Following the Easter break, we re-convened the clinical meetings on 24th April to discuss an issue which is relevant to private practice and which has been discussed, interpreted, counter-interpreted and negotiated since the early days of psychoanalysis: Money. In the UK, money sits with politics, sex and religion as a bit of a taboo subject, and it is one many of us may struggle to talk about in a straightforward manner. It was Freud who argued that, like sex, the therapist should model a shame-free and guilt-free way to discuss money with clients. Are we there yet?
The meeting, titled Money and charging in private practice – issues, experiences, thoughts sought to address these subjects through artmaking and group discussion. The images explored the various difficulties about charging clients, the tension between our desire to heal and give unconditionally to those who need us, and the realities of following a client-practitioner business model. Many dilemmas emerged: negotiating boundaries with clients who have financial difficulties; discussing payment with clients’ parents; sliding scale payment structures; and what to do when a client sends you a blank open cheque? These transactions, like many in the therapeutic encounter, are meaningful and can touch on both the client’s and the practitioner’s personal histories and attitudes towards money.[fusion_builder_container hundred_percent=”yes” overflow=”visible”][fusion_builder_row][fusion_builder_column type=”1_1″ background_position=”left top” background_color=”” border_size=”” border_color=”” border_style=”solid” spacing=”yes” background_image=”” background_repeat=”no-repeat” padding=”” margin_top=”0px” margin_bottom=”0px” class=”” id=”” animation_type=”” animation_speed=”0.3″ animation_direction=”left” hide_on_mobile=”no” center_content=”no” min_height=”none”]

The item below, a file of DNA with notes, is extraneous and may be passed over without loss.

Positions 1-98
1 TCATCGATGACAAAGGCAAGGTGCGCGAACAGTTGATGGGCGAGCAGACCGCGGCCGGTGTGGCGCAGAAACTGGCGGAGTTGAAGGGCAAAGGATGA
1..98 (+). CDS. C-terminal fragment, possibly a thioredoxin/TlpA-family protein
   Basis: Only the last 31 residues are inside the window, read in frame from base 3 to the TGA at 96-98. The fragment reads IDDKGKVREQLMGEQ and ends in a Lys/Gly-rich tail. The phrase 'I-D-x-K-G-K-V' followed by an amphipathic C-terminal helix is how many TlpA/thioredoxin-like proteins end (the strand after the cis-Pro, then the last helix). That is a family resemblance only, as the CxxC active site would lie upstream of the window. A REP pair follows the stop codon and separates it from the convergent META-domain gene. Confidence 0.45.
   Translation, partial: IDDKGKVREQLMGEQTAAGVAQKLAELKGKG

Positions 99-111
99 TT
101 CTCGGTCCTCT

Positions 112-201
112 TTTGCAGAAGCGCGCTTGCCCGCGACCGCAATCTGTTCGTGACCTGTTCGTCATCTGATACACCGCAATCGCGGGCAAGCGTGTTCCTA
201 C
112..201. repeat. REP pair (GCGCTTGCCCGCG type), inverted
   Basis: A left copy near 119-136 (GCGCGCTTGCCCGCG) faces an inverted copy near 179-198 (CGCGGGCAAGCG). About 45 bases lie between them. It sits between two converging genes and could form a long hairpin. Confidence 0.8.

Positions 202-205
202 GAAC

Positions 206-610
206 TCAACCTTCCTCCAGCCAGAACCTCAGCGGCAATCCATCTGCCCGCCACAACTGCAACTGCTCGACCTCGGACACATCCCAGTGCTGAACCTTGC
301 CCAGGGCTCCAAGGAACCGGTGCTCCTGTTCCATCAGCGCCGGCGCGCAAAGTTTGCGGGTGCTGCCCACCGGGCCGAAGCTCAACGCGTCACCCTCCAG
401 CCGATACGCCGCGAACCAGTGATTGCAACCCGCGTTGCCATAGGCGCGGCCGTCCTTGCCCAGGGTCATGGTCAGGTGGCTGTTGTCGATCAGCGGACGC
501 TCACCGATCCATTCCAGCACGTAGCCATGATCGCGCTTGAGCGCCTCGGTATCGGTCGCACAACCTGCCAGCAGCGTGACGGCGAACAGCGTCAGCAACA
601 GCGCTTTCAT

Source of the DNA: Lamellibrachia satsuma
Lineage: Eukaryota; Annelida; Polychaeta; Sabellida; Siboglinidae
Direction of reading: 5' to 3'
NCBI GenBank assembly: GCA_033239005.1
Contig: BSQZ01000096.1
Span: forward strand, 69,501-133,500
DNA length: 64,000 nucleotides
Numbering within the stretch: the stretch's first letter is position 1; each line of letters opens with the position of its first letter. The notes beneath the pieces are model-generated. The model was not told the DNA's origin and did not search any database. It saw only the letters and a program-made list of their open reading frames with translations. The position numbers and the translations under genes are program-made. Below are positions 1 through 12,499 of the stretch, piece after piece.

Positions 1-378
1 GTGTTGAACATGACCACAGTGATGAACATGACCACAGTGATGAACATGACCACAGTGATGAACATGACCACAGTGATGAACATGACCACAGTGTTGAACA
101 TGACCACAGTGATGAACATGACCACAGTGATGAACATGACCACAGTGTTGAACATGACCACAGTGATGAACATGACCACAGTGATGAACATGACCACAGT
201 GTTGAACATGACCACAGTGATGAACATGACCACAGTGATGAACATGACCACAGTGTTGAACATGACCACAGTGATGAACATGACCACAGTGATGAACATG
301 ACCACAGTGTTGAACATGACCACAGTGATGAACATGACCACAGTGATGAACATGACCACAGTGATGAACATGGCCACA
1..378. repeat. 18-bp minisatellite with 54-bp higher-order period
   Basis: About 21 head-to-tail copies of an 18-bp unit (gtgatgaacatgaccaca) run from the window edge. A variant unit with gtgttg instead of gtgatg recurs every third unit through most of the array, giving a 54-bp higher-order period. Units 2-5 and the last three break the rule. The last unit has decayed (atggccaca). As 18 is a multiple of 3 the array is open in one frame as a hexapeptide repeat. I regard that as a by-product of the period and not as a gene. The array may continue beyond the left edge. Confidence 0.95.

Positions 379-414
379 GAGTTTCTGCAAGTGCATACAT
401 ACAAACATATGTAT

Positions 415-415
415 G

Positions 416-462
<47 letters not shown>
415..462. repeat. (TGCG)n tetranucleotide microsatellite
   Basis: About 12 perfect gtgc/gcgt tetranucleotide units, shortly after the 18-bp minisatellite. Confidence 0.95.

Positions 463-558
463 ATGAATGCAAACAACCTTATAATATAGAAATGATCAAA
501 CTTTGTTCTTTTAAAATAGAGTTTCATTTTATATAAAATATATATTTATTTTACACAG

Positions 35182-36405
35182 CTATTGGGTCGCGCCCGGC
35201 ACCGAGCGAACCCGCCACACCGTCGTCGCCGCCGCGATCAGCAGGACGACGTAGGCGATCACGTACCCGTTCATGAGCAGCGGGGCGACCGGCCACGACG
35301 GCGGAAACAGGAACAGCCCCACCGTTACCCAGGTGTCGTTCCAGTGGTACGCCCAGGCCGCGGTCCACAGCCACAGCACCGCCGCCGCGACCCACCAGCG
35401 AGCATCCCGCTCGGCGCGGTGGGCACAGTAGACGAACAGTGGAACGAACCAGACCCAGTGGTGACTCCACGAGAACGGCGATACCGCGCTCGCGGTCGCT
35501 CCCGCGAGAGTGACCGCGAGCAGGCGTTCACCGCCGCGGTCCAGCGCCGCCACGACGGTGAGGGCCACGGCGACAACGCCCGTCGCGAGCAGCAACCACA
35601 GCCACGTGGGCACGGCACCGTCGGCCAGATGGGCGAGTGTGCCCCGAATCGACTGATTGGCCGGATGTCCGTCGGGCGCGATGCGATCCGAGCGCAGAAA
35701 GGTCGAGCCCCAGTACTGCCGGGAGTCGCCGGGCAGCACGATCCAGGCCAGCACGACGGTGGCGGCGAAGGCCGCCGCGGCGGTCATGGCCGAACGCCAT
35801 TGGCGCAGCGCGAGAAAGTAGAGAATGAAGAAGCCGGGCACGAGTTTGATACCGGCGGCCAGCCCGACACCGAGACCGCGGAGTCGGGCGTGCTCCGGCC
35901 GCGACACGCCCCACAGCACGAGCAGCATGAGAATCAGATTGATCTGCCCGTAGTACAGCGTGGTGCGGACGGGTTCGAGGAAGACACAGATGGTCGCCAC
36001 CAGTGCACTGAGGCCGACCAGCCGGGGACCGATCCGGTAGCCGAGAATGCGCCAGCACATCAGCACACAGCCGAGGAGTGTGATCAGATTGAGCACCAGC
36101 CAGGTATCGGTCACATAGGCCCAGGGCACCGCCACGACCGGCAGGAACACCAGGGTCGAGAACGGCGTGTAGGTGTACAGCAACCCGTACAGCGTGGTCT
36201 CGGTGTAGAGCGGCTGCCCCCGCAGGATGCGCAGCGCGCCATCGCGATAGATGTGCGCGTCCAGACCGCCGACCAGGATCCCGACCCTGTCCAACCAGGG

Ultimately, the question of what and how we charge for our work is one all of us should continue to discuss and understand. One member of the group quoted a therapist who said: “I charge for my time, but give the love for free”. It is important to consider our training, knowledge and skills when we set a monetary value to the work we do, while remaining true to our own set of personal ethics.
Thanks to Dave Rogers who brought some interesting reading material as well as articles to distribute.
Posted by Nili Sigal, art therapist &
clinical meetings coordinator